“Logistics properties have become popular,” said Tokyo- based Naoshi Ogikubo, chief executive officer of Diamond Realty Management Inc., a unit of Mitsubishi, Japan’s biggest trading house. “That may lead to a gradual increase in property prices for modern warehouses as the office and retail leasing markets remain tough.”

The higher return of distribution and storage centers has been partly helped by a shortage in supply after the collapse of Lehman Brothers Holdings Inc. in September 2008 froze credit markets. The addition of new space fell by about half in 2009 and plunged 74 percent in 2010 in Japan, Los Angeles-based CB Richard Ellis said.

“Modern logistic facilities have really become the store front for e-commerce,” said Jeffrey Schwartz, deputy chairman of Singapore-based Global Logistic.

With that first distribution center in Shinkiba near Tokyo Bay, San-Francisco based Prologis pioneered leasing large facilities to Japanese logistics companies that offer a range of services such as inventory management, storage and distribution of goods. Prior to Prologis, firms traditionally owned their own storage space or leased space from warehouse operators.

Source: Business Week, 18.Sep.2011

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Boeing scrubs planned first delivery of 747-8F

Filed under: Logistics,Newsletter — admin @ 3:13 am

Boeing Co (BA.N) said on Friday it would not make the planned first delivery of its 747-8 Freighter to Cargolux CLUX.UL on Monday, citing “unresolved issues” with the airline.

Boeing, the world’s second-largest plane maker, was set to make first delivery of the freighter version of its elongated 747 to a customer on Monday, marking the start of a new chapter in the life of the aircraft that has been Boeing’s most recognizable plane for decades.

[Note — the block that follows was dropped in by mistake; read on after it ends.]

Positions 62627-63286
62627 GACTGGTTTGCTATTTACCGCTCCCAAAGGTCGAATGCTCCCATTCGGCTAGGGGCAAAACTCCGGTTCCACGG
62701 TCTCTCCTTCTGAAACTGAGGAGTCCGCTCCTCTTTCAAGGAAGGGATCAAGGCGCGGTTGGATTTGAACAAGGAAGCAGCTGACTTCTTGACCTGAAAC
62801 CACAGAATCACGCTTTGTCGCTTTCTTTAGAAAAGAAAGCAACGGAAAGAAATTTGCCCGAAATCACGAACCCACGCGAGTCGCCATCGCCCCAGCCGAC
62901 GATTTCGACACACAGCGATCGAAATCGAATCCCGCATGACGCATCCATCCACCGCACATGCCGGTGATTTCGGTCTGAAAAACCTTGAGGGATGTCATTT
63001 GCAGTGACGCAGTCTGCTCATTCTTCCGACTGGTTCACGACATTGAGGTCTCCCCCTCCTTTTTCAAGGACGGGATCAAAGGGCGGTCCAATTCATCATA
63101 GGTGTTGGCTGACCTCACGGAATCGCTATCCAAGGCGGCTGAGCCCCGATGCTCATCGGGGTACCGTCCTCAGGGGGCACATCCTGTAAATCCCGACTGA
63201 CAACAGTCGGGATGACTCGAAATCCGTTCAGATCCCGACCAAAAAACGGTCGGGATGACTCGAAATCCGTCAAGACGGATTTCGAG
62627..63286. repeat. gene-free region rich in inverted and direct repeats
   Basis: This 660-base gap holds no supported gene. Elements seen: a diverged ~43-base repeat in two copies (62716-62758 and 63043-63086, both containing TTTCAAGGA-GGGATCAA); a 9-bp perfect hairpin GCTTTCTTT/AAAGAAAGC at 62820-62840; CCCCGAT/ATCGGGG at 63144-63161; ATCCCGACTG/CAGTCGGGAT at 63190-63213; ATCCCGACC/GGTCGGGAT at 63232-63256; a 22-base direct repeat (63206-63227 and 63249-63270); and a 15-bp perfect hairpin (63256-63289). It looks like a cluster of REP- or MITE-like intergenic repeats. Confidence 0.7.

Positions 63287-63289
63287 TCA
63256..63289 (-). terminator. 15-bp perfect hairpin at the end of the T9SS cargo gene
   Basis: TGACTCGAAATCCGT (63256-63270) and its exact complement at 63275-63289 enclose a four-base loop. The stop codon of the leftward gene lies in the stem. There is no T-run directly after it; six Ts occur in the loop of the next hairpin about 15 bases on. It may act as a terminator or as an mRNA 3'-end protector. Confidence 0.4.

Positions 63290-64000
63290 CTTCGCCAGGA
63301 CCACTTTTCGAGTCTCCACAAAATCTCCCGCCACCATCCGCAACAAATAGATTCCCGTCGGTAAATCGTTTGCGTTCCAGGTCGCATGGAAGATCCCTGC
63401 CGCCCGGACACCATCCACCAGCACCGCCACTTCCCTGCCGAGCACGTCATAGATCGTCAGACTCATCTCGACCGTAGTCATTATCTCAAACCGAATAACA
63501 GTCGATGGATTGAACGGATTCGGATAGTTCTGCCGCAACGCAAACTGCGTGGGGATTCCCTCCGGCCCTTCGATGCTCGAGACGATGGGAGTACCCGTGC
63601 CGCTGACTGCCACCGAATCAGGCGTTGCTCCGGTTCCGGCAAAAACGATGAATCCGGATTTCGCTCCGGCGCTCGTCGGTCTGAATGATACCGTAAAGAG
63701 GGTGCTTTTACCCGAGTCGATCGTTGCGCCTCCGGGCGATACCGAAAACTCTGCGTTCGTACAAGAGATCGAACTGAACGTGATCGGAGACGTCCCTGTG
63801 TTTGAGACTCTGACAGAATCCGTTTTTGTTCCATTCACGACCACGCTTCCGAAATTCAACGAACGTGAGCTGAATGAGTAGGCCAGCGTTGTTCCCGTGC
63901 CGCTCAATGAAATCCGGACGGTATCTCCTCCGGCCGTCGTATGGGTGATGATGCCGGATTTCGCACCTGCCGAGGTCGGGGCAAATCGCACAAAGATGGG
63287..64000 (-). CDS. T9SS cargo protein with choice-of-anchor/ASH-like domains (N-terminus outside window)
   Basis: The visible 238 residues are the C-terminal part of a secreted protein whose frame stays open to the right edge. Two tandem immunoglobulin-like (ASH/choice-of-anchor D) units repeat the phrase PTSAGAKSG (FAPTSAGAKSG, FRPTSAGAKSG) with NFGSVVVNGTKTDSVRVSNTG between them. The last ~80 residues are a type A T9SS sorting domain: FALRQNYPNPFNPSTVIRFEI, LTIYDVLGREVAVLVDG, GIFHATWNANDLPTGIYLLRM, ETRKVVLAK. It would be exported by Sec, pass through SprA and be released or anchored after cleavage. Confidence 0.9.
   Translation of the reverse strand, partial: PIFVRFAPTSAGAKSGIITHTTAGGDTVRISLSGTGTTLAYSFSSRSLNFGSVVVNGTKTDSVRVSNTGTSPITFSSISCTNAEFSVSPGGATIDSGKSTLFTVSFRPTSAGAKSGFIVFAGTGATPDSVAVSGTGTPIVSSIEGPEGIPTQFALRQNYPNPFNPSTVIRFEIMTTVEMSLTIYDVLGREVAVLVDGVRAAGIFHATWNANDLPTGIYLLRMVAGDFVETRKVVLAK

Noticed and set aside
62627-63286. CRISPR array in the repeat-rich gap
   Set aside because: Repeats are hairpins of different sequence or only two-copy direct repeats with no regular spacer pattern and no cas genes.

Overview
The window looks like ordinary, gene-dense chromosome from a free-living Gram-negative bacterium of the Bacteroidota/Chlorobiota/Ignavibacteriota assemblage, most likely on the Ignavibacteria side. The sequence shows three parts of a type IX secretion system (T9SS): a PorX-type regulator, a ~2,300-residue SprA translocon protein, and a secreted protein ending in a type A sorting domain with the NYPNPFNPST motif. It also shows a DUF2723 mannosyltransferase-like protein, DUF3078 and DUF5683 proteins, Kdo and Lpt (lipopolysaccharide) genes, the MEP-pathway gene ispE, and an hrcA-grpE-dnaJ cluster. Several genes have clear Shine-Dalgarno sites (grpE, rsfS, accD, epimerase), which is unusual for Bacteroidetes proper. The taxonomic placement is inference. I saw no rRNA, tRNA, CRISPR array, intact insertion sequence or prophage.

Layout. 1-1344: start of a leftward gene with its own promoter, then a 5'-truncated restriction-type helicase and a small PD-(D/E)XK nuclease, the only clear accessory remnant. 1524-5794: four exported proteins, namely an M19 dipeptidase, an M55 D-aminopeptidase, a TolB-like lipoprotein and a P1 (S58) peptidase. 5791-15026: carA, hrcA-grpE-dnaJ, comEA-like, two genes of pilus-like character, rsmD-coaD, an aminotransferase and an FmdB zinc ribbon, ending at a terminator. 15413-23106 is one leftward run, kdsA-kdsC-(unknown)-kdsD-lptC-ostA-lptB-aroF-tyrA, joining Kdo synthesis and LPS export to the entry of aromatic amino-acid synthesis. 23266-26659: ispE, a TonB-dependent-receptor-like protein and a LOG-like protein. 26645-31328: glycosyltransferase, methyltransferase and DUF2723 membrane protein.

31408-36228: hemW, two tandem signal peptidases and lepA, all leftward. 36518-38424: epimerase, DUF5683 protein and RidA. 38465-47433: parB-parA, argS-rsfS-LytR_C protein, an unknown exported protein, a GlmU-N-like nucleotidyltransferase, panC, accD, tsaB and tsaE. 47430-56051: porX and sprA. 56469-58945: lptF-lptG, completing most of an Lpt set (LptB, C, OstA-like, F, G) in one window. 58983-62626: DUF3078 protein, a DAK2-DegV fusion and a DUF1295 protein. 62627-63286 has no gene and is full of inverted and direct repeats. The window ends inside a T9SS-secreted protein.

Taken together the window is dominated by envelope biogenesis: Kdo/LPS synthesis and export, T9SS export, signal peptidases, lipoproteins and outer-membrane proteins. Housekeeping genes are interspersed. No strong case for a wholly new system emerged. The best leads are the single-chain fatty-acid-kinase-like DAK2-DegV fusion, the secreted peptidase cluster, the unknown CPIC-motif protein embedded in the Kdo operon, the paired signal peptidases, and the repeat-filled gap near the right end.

The plane maker, which had planned three days of celebrations to mark the long-awaited first delivery, did not disclose the problem and referred questions to the customer.

A Cargolux spokeswoman was unreachable by phone and did not immediately respond to an e-mailed request for comment.

Boeing spokesman Jim Proulx said the company was working with Cargolux to resolve the issues. He declined to say how the snag would affect the 747-8F delivery schedule.

“We are working with our customer to determine a date for delivery,” Proulx said.

While Boeing declined to identify the source of the friction with Cargolux over the 747-8, aviation experts suspected the dispute was over performance guarantees related to fuel consumption of the General Electric (GE.N) engines. The 747-8 features GE’s GEnx-2B67.

Source: Reuters 16.Sep.2011

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September 18, 2011

Chinese globalisation will impact Global Logistics Industry

Filed under: Logistics,Newsletter — admin @ 4:17 am

The next ten years will see a seismic shift in the balance of power in global supply chains, predicts John Manners-Bell, CEO of Transport Intelligence.

Like their Japanese and Korean counterparts in the 70’s and 90’s respectively, Chinese manufacturers are fast developing from low cost suppliers of cheap goods for foreign OEMs into global brands in their own right.

This shift has been largely prompted by the Chinese authorities who have encouraged companies to migrate up the value chain. This is sensible in an economic environment where inflationary pressures are making it increasingly difficult for Chinese manufacturers to compete on cost alone. There is also a political imperative which sees globalisation as the next logical step for Chinese companies.